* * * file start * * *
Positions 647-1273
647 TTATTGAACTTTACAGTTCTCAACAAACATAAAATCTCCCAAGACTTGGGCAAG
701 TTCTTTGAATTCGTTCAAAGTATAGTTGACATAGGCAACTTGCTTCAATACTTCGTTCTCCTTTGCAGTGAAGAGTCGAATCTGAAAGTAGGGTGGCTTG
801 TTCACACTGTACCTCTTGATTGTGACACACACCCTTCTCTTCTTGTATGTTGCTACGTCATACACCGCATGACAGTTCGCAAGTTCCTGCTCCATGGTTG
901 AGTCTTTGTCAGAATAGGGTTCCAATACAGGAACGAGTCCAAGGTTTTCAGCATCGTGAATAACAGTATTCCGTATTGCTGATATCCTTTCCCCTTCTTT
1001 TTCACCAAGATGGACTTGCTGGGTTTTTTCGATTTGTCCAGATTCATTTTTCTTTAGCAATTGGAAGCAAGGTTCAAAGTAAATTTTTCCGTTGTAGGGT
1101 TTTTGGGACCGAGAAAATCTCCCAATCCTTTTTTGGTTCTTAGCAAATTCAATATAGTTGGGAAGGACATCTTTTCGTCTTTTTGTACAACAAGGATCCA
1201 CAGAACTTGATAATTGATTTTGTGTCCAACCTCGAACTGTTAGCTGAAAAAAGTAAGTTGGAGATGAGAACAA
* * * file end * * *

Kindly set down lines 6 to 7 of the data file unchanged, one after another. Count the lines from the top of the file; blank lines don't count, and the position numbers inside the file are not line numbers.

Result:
1001 TTCACCAAGATGGACTTGCTGGGTTTTTTCGATTTGTCCAGATTCATTTTTCTTTAGCAATTGGAAGCAAGGTTCAAAGTAAATTTTTCCGTTGTAGGGT
1101 TTTTGGGACCGAGAAAATCTCCCAATCCTTTTTTGGTTCTTAGCAAATTCAATATAGTTGGGAAGGACATCTTTTCGTCTTTTTGTACAACAAGGATCCA